Maine Senate President Troy Jackson, D-Allagash, administers the oath of office to Gov. Janet Mills in Augusta on Jan. 4, 2023. Credit: Troy R. Bennett / BDN

AUGUSTA, Maine — A child care overhaul boasting a wide coalition of supporters may need a lot more funding than initially suggested, sending a top legislative Democrat into high-stakes negotiations with Gov. Janet Mills’ administration.

Cost has been a sticking point between Senate President Troy Jackson, D-Allagash, the bill’s sponsor, and the Democratic governor whose health department opposed an initial version because it deemed it underfunded and duplicative of other efforts to bolster the system.

Lack of child care is a major issue across Maine, from areas in southern Maine where employers are clamoring for it to “deserts” in rural areas with few programs. The number of home-based daycare centers in the state dropped by more than a quarter during the pandemic, mirroring national issues with a system that relies on lower-wage workers.

Jackson’s measure contains several proposed fixes, including doubling a monthly wage stipend for child care workers from $200 to $400 and opening subsidies to families making up to 125 percent of the state’s median income. They are now limited to those at up to 85 percent.

The initial proposal seeks roughly $30 million per year to make the changes. Jackson said Wednesday that discussions with the health department and Maine Revenue Services led to a rough estimate of $11 million more needed to implement the bill, growing it above $40 million.

Jackson told the Legislature’s health panel he is working with the Mills administration to make several suggested tweaks and signaled optimism the department may eventually support it. One of the administration’s concerns revolved around the bill increasing Head Start eligibility to 185 percent of the federal poverty level, he said.

“I think we’re in a pretty good spot,” Jackson said.

Jackson’s conversations with the department “have been very cordial and he was able to agree on a number of other language suggestions to the bill that he hopes to incorporate in the final version voted out of committee,” his chief of staff, Max Rush, said after the hearing. A department spokesperson did not respond to a request for comment on the state’s position.

The Democratic leader has worked for months to assemble a rare coalition in Augusta. His overhaul has united business interests including the Maine State Chamber of Commerce and HospitalityMaine with progressive groups they often fight on economic and labor issues. Among the latter groups are the Maine People’s Alliance and the Maine Women’s Lobby.

Other provisions in Jackson’s bill would ask DHHS to submit an annual report on child care subsidies to the Health and Human Services Committee and implement a program by 2030 that limits the cost of child care to no more than 7 percent of a household’s income for a family earning up to 250 percent of the median family income.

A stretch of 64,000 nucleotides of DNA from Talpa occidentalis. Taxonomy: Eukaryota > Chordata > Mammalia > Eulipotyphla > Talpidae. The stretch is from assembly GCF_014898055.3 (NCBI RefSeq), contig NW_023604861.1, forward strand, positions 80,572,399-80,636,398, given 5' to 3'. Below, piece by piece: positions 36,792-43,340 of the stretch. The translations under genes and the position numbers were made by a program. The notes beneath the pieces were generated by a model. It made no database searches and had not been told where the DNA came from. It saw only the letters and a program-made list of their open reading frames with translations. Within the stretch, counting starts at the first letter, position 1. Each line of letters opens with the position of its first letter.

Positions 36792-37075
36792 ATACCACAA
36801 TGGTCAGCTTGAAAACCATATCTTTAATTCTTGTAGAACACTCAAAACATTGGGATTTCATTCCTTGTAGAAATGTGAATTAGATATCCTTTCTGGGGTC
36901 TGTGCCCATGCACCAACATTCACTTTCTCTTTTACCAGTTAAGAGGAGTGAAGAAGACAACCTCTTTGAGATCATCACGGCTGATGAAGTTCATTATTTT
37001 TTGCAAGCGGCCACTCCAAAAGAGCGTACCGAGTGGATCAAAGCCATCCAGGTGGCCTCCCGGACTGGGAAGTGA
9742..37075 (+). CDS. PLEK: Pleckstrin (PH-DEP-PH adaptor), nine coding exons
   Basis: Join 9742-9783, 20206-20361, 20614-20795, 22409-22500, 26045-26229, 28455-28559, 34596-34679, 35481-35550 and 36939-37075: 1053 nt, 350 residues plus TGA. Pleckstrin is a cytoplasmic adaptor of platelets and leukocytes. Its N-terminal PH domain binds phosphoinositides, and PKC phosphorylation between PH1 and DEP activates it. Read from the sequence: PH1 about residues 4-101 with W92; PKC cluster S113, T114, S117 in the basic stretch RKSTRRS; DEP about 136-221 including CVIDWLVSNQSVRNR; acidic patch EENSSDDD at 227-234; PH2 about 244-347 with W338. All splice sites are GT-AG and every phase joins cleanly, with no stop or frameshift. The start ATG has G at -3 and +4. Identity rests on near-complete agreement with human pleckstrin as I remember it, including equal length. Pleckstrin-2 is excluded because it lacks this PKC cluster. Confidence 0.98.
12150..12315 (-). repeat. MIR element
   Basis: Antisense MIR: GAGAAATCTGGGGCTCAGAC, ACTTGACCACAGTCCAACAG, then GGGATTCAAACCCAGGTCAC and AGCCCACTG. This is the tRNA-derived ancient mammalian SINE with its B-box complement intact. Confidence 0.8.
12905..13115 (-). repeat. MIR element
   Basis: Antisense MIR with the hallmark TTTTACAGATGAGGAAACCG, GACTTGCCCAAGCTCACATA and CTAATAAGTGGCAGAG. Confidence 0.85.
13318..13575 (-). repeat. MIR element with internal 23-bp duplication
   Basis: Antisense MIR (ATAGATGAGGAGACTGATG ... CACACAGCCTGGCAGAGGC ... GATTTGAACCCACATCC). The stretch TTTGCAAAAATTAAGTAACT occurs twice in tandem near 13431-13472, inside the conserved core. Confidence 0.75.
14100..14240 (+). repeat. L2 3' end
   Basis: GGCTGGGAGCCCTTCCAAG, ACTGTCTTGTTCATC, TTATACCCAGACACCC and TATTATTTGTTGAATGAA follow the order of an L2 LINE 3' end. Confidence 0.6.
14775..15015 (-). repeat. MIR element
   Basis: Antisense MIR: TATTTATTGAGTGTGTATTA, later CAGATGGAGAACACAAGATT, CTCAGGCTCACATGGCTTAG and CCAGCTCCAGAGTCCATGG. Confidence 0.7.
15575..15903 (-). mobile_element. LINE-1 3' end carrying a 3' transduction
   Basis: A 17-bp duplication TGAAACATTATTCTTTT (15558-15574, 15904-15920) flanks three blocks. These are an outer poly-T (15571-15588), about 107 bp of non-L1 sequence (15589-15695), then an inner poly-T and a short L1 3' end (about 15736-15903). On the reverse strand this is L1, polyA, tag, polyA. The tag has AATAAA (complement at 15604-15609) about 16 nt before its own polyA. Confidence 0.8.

The roughly 4,700 child care workers in Maine make an average annual income of $32,080, according to the most recently available data from the U.S. Bureau of Labor Statistics. Advocates in support of his measure have pointed to a 2021 survey that found 85 percent of Maine’s child care centers were experiencing staff shortages primarily due to low wages.

The Mills administration supports the goals of the legislation but opposed the current version because it is “significantly underfunded” and would “complicate and duplicate” existing work surrounding child care, Office of Child and Family Services Director Todd Landry said in testimony earlier this month.

For example, he estimated increasing eligibility for child subsidies to 125 percent of the state’s median income would require about $15 million annually, rather than the $3.7 million called for in the bill, with that funding gap leaving three-fourths of eligible families, or about 850 children, uncovered.

One Republican on the health committee urged caution and patience Wednesday with reaching agreement on a child care overhaul.

“I’m hoping we slow the bus down a little bit and make sure that we can address this rightfully … because this is a big ticket item,” Rep. Ann Fredericks, R-Sanford, said. “If we get this wrong at this time, shame on us.”

Mills is not ignoring the child care issue in her proposed addition to the two-year budget, but she is seeking less money than Jackson is calling for. She wants $4 million in ongoing funding to double a refundable state income tax credit that helps families pay child care expenses.

Former state Sen. Paula Benoit, a Republican from Phippsburg, is among those who have testified in support of the measure. Benoit shared how she was having breakfast with two friends in Topsham. Their hostess had a 3-month-old baby strapped to her as she worked.

“While the baby was content to be with her mother and made everyone smile as they entered the restaurant, we learned she brought the baby to work because she could not afford the $250 a week in child care, so she had no other option if she wanted to work,” Benoit said.

Billy Kobin is a politics reporter who joined the Bangor Daily News in 2023. He grew up in Wisconsin and previously worked at The Indianapolis Star and The Courier Journal (Louisville, Ky.) after graduating...